If a pet is on a dose of fludrocortisone that is too low, you may see continuing signs of hypoadrenocortism, which may include:

  • Vomiting

  • Weakness

  • Loss of appetite

  • Diarrhea

Fludrocortisone should be used with caution in pregnant pets or those with heart failure, kidney disease or swelling.

Human Side Effects

While fludrocortisone is a human prescription medication, there are different dosages and side effects that can occur in humans.  If you accidentally ingest fludrocortisone prescribed to your pet, call your physician or the national Poison Control Center hotline at 800-222-1222.  


Specific monitoring or routine testing while your pet is on this medication may be recommended by your veterinarian depending on your pet’s individual needs, other medications they may be on, and/or the issue that initially caused your pet to be placed on this medication.

Call Your Vet If:

  • Severe side effects are seen (see above)

  • Your pet’s condition worsens or does not improve with treatment

  • You see or suspect an overdose

  • You have additional questions or concerns about the use of fludrocortisone

Fludrocortisone Acetate Overdose Information

Overdoses of this medication can be serious. Life-threatening changes in your pet’s electrolytes are possible. Swelling of the limbs, high blood pressure, and general weakness can be seen.

If you suspect an overdose, immediately contact your veterinarian, seek emergency veterinary care, or call an animal poison control center. Consultation fees often apply.

Pet Poison Helpline (855) 764-7661

ASPCA Animal Poison Control (888) 426-4435

Fludrocortisone Acetate Storage

Fludrocortisone should be stored at controlled room temperatures between 68-77 F. Always confirm storage temperatures by reading the label. Keep the container tightly closed in order to protect it from moisture and light.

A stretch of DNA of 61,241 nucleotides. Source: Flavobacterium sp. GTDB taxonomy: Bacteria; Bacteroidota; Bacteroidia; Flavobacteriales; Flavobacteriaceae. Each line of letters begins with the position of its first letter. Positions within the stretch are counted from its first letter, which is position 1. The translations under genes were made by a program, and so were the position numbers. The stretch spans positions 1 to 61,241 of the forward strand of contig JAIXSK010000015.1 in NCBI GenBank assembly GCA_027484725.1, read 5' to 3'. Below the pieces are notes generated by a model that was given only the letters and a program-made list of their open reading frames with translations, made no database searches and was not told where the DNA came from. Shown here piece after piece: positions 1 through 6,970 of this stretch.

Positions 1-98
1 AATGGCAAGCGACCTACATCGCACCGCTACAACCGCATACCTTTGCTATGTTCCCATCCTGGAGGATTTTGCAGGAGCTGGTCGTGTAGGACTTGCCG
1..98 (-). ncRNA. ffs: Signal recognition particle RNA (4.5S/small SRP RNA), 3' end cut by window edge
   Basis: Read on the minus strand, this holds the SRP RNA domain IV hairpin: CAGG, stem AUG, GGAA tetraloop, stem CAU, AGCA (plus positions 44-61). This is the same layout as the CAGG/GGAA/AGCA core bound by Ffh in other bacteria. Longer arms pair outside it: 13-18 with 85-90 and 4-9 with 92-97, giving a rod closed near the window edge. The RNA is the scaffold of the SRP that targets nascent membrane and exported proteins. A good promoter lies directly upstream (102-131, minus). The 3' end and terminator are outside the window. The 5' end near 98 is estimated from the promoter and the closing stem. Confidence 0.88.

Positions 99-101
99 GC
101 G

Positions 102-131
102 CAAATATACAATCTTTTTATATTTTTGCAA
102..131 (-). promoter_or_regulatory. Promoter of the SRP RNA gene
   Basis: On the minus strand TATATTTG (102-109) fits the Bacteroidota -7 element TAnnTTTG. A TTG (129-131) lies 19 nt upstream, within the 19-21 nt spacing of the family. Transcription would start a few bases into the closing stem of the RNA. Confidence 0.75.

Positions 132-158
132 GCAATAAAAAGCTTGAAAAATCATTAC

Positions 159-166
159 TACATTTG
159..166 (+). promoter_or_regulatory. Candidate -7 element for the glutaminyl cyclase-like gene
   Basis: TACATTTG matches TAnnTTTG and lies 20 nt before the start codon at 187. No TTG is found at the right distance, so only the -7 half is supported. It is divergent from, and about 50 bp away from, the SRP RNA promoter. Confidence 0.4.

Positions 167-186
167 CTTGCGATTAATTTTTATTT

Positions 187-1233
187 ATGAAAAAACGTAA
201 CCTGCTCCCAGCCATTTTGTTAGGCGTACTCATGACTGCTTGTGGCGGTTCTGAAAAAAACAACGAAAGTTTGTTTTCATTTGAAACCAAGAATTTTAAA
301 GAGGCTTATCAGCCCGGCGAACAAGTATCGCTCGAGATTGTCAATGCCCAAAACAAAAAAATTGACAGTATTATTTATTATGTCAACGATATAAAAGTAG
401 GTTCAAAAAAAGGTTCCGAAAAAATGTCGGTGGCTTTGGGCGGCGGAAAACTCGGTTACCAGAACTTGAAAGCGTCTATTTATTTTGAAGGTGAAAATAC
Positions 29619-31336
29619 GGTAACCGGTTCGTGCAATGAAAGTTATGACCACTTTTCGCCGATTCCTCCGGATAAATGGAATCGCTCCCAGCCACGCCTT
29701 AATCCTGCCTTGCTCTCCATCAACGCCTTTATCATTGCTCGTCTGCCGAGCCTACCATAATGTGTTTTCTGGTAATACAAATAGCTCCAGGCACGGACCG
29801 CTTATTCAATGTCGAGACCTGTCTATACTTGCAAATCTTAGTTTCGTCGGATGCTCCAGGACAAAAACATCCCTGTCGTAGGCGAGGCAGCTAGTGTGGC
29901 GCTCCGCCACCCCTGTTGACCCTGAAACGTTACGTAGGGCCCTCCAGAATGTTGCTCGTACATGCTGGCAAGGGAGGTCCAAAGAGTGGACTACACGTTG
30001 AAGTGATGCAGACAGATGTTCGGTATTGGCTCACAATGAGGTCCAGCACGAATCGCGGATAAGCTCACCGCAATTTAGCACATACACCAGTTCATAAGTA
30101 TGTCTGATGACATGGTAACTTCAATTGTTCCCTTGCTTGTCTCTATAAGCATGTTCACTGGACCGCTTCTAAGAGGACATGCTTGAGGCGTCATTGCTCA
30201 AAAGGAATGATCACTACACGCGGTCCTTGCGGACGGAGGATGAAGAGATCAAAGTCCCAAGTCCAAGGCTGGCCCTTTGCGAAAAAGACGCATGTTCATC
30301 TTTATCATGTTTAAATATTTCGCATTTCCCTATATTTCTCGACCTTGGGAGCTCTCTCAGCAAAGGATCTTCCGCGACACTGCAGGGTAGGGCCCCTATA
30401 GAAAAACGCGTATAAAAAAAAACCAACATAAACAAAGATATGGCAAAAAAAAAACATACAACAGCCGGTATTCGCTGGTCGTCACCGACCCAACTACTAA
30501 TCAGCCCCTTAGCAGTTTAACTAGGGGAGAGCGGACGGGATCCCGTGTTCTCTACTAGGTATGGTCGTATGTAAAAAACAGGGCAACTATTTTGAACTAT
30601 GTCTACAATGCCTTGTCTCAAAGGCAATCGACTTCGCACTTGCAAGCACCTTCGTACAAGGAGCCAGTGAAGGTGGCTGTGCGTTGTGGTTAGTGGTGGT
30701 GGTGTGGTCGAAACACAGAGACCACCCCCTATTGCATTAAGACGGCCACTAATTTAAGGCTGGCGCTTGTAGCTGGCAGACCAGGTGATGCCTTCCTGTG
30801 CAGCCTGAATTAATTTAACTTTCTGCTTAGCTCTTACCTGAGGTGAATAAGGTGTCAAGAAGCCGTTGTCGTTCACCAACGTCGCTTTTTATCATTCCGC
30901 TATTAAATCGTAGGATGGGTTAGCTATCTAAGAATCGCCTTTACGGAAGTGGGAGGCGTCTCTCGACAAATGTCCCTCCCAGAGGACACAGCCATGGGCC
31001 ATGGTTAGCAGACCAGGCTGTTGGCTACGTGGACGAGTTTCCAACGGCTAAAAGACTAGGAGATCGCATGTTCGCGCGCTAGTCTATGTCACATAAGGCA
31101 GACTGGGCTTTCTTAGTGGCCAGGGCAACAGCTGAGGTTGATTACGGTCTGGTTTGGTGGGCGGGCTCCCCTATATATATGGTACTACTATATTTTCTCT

Compounded medications should be stored according to the compounding pharmacy’s label.

Keep out of reach of children and pets.

Fludrocortisone Acetate FAQs

May I stop fludrocortisone suddenly for my pet?

No, do not abruptly stop giving this medication, as serious side effects may occur. Changes in the dosing of this medication should only be at the direction of your veterinarian.

Are there any other medications that could interact with fludrocortisone?

Yes, there are some medications and treatments that could be affected when your pet is on fludrocortisone. Please discuss any other medications your pet is on with your veterinarian.

No vet writer or qualified reviewer has received any compensation from the manufacturer of the medication as part of creating this article. All content contained in this article is sourced from public sources or the manufacturer.


Parks G. Canine & Feline Endocrinology, 4th edition. Canadian Veterinary Journal. 2017;58(8):858

Lathan P, Thompson AL. Management of hypoadrenocorticism (Addison's disease) in dogs. Veterinary Medicine-Research and Reports. 2018;9:1-10

Matsuda M, Behrend EN, Kemppainen R, Refsal K, Johnson A, Lee H. Serum aldosterone and cortisol concentrations before and after suppression with fludrocortisone in cats: a pilot study. Journal of Veterinary Diagnostic Investigation. 2015;27(3):361-368

Featured Image: Adobe/MeganBetteridge


Stephanie Howe, DVM


Stephanie Howe, DVM


Dr. Stephanie Howe graduated from the University of Florida College of Veterinary Medicine in 2011, after receiving a Bachelor of Science...